He was President of the American Academy of Religion (1968-1969), the only scholar of Judaism to hold that position, and a member of the founding committee of the Association for Jewish Studies (1967-1970). He single-handedly founded the European Association of Jewish Studies (1980-1981). He also served, by appointment of President Carter, as Member of the National Council on the Humanities and, by appointment of President Reagan, as Member of the National Council on the Arts (1978-1984, 1984-1990, respectively). He is editor of the Encyclopaedia of Judaism (Brill, 1999. I-III) and its Supplements; chairman of the Editorial Board of The Review of Rabbinic Judaism and Editor in Chief of the Brill Reference Library of Judaism, both published by E. J. Brill, Leiden, The Netherlands. He is editor of Studies in Judaism, University Press of America. He was editor for Judaism of the Dictionary of Religion (Harper/AAR), and of the Encyclopaedia of Religion (Britannica/Merriam Webster).
He resides with his wife in Rhinebeck, New York. They have a daughter, three sons and three daughters-in-law, seven granddaughters, and two grandsons.
The Dr. Fritz Bamberger Memorial Lecture honors the memory of the noted German-Jewish scholar and specialist in Jewish intellectual history. Born in 1902 in Frankfurt-am-Main, Dr. Fritz Bamberger received his doctorate from the University of Berlin. From 1926 to 1933 he was a member of the Forschungsinstitut of the Akademie fur die Wissenschaft des Judentums in Berlin, working on books about Maimonides and Gabirol and serving as one of the editors of the “Akademie edition” of Moses Mendelssohn’s Collected Works. From 1933 to 1934 he taught philosophy at the Hochschule die Wissenschaft des Jundentums in Berlin, of which he was a graduate.
After Hitler’s rise in Germany, Dr. Bamberger organized at great personal risk a system of schools from kindergarten to college for Jewish students expelled by the Nazis from public schools. In 1934 he was appointed Director of the Bureau of Education for Jews in Berlin and President of the Jewish Teachers College, which was established to train general teachers for the new Jewish schools. In these capacities, he was responsible for the establishment of new types of Jewish schools and for many educational innovations designed to meet the needs of young Jews during the Nazi era. In January 1939 he came to the United States where, until 1942, he taught at the College of Jewish Studies and the University of Chicago. In 1942 Dr. Bamberger joined Esquire, Inc., the American publishing house, where he served as Executive Director of Esquire and Coronet magazines. After twenty years in the publishing field, he resigned in 1962 to become Assistant to the President and Professor of Intellectual History at HUC-JIR in New York. Dr. Bamberger served on HUC-JIR’s Board of Governors and was awarded the honorary degree of Doctor of Humane Letters in 1982 for his courage, moral integrity, and scholarly attainments. Dr. Bamberger’s encyclopedic collection of works by and about Spinoza is a treasured resource of the Abramov Library at HUC-JIR/Jerusalem.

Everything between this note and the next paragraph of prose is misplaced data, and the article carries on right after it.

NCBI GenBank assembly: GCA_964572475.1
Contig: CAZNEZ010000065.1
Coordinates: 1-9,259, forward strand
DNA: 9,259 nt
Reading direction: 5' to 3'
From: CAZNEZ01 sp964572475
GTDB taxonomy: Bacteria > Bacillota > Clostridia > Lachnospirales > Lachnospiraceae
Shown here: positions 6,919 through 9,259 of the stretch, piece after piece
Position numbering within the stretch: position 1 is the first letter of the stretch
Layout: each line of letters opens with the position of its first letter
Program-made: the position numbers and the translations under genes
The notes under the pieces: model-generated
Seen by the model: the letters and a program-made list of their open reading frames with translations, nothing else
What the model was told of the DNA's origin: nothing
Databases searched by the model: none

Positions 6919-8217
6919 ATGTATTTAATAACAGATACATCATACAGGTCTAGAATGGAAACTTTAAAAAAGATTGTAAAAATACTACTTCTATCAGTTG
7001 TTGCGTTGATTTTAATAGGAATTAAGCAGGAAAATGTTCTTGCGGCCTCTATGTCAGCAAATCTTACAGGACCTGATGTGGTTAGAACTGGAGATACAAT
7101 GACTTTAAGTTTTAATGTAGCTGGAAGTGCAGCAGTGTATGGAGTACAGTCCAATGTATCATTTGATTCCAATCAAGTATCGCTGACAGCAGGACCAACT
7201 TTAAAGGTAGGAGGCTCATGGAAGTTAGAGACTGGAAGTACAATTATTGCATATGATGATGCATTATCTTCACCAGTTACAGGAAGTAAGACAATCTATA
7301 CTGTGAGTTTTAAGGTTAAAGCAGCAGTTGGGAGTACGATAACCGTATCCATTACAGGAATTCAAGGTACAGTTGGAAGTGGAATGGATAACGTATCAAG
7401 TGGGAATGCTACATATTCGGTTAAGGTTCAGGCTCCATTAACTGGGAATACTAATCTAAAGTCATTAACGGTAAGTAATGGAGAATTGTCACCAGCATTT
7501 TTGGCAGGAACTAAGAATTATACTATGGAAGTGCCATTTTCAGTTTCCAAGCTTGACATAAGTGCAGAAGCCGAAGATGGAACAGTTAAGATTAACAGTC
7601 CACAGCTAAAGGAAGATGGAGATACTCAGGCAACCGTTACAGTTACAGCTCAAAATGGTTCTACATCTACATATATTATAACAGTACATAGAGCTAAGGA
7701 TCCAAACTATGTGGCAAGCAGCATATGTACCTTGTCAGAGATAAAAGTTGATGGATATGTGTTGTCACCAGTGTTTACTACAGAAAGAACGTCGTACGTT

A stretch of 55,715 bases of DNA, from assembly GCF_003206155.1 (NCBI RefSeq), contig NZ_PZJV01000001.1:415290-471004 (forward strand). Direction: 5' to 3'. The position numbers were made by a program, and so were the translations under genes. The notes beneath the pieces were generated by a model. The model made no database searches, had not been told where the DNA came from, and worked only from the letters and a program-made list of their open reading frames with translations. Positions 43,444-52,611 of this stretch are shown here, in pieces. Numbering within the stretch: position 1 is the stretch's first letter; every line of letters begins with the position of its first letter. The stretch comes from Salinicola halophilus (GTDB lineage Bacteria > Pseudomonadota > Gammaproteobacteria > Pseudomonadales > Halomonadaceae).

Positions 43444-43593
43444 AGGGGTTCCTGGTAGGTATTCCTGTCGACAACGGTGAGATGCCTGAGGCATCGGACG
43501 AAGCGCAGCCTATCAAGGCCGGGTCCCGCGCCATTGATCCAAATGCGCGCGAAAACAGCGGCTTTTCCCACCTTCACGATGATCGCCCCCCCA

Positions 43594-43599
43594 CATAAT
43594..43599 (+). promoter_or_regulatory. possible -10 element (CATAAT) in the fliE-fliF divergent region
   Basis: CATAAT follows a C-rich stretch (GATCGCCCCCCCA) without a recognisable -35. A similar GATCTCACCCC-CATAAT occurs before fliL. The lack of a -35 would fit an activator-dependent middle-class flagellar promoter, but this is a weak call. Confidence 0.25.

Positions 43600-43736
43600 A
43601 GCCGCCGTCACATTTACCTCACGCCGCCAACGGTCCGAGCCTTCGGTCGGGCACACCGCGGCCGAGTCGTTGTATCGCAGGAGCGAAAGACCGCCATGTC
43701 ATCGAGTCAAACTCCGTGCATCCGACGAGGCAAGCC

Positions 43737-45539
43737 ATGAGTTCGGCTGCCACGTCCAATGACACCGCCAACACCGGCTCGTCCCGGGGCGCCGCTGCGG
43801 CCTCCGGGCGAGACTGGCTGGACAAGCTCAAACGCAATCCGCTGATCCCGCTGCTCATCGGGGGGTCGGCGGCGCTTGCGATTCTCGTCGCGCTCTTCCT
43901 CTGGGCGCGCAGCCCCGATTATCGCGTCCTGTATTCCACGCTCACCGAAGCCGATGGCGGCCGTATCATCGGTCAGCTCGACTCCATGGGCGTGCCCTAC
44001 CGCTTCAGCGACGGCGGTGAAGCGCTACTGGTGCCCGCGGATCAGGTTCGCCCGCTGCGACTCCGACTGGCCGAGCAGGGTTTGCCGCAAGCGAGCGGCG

A contributor to scholarly journals and general periodicals, his publications included The Origin of the Problem of Values in the Philosophy of the 19th Century (1924), Moses Mendelssohn (1929), The System of Maimonides (1935), The Ninth School Year (1937), Zunz’s Conception of History (1941), Leo Baeck – The Man and the Idea (1958), Julius Guttmann – Philosopher of Judaism (1961). He was the editor of The Teachings of Judaism (3 volumes; 1928-30), Moses Mendelssohn’s Collected Writings (7 volumes, 1929-32; new edition 1970-74), Mendelssohn Autographs (1929), The Book Zunz (1932), Herder’s Jewish Fables (1936), and Books are the Best Things (1962). In 2003, at the inauguration of the Dr. Fritz Bamberer Memorial Lecture, Hebrew Union College Press published Dr. Bamberger’s Spinoza and Anti-Spinoza Literature, the Printed Literature of Spinozism 1665-1832, and reprinted his Books are the Best Things, An Anthology from Old Hebrew Writings.